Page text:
There is a time and effort cost involved with this model. For the developer, it will require extra effort to gain the validator/community trust on a software upgrade proposal to pass it through governance. This may mean independent security reviews, or extra documentation. There is an additional burden on the validator set as well. Validators must be active guardians of what code they chose to run on the chain, and cannot rely on the “canonical repo trust factor” that existed before. It is recommended that validators perform their own security assessment or audit. Again, while this requires more effort, we view it as a benefit - the more eyes and reviews on the code, the better.

Finally, communication of upgrades must reach all relevant infrastructure parties → validators, dApp projects, CEXs, full nodes, LCD/FCD endpoints etc. If this proposal passes, the Joint L1 Task Force will assist, compile, and offer this information on their GitHub repository,

In summary, we believe that this proposal offers two major benefits to the community. First, it decentralizes the developer validator relationship, allowing any competent developer group to contribute freely to the blockchain. Second, it inherently requires a second level of review from the validator set and community body. On the other hand, this does require extra effort and scrutiny on the part of the developers, validators, and community during the upgrade process.

By voting YES, you are communicating that you believe that there is no central canonical repository required for the Terra Classic blockchain, and you support the procedure of using code commit hashes (starting with the current code hash) as the preferred method of upgrading the blockchain.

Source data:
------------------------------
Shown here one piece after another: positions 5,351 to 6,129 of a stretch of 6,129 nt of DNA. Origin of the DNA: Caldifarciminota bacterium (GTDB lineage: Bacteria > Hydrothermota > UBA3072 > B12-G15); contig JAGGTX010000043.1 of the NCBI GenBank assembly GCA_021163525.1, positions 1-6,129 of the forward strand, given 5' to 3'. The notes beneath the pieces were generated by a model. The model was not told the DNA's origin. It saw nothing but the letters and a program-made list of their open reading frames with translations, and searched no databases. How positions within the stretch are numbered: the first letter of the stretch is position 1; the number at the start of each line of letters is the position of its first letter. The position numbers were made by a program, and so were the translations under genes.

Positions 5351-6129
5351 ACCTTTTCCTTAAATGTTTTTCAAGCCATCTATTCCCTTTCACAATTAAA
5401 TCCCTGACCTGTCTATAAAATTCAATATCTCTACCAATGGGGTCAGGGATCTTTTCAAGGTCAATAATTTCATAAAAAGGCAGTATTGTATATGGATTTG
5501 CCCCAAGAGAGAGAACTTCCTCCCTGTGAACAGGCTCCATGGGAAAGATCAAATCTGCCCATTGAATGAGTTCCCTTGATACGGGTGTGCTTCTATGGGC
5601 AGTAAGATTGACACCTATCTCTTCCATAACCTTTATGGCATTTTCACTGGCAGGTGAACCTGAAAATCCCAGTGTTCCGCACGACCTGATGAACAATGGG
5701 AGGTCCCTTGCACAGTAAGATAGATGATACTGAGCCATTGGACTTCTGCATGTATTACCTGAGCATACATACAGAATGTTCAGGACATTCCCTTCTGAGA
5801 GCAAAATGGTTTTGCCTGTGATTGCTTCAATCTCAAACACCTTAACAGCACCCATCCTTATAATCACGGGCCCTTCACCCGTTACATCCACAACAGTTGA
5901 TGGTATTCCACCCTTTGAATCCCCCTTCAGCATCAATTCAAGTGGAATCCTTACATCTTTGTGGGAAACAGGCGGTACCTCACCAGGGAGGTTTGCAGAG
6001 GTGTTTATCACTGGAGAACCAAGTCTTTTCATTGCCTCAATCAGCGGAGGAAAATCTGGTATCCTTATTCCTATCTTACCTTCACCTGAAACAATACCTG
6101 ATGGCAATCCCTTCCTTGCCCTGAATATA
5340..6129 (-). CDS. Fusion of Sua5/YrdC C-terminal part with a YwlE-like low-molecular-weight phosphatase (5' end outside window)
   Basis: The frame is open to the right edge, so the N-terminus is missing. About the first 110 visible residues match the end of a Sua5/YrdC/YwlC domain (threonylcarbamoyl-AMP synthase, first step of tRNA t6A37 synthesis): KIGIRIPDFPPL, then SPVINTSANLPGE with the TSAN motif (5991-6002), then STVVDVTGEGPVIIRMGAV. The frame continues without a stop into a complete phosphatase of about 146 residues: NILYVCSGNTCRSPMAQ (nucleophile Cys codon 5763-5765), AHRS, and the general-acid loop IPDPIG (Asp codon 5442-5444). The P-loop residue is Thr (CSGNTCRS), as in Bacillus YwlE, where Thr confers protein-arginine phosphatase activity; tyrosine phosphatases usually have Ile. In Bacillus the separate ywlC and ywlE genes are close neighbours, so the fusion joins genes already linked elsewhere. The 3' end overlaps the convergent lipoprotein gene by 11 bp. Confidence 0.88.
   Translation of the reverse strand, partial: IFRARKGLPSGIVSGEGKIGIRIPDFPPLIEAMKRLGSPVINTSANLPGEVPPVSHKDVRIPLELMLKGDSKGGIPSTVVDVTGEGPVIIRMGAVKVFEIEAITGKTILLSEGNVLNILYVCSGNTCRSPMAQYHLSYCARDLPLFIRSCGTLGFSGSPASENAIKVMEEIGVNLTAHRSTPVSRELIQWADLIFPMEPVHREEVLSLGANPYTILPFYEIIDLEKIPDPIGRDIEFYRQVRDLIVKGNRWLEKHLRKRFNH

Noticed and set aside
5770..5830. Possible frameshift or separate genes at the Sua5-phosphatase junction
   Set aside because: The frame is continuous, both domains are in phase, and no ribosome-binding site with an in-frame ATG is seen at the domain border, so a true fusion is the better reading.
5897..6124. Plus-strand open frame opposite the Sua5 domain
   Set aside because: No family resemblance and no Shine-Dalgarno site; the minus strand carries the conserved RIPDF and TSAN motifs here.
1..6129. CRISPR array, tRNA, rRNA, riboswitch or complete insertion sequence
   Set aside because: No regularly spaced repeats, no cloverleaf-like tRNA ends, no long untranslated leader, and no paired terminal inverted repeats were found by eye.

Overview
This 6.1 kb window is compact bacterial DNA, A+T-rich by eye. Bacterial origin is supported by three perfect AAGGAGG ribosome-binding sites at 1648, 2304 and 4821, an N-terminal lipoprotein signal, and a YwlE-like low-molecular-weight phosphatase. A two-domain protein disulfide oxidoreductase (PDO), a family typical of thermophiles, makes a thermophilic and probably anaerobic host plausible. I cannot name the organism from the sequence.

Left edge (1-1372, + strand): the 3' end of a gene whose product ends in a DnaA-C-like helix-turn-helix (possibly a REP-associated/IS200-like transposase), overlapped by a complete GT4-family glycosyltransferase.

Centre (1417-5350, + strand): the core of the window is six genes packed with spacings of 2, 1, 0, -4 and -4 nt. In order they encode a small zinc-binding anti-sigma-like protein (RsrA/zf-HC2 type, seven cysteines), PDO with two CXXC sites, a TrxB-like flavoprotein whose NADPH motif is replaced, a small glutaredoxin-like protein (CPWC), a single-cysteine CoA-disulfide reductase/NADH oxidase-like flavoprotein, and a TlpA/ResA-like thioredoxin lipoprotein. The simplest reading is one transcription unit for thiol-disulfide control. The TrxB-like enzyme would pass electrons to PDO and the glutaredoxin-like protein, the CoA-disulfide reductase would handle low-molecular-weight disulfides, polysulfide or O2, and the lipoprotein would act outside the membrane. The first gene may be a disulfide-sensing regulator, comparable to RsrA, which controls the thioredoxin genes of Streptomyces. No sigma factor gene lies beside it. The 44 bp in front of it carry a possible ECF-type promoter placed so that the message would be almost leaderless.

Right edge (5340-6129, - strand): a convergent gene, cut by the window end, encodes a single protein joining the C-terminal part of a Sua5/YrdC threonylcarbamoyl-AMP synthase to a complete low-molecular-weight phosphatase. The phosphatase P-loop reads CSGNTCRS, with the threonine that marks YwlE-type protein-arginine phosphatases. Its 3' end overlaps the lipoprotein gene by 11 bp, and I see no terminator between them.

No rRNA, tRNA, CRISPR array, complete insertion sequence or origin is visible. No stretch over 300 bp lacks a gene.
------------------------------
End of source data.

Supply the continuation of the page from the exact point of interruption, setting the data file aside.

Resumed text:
By voting NO, you are communicating that you would like the canonical repository to stay as the Terra Rebel’s classic repository,, or you would prefer that we propose to change the canonical repository instead.


This is a no brainier. A yes from me.


Few question @ek826

  1. Will we be building releases on-the-spot (for the validators) based on the agreed release hash which becomes the versioning factor?
  2. How would other development groups know which dev group provided the latest release bundle in order to clone from their repo should they wish to contribute as well?

P.S. I think this is a great idea as it opens the horizon for multiple development teams contributing to the chain’s evolution. I am interested in the interoperability challenges i.e. how race conditions can be identified and avoided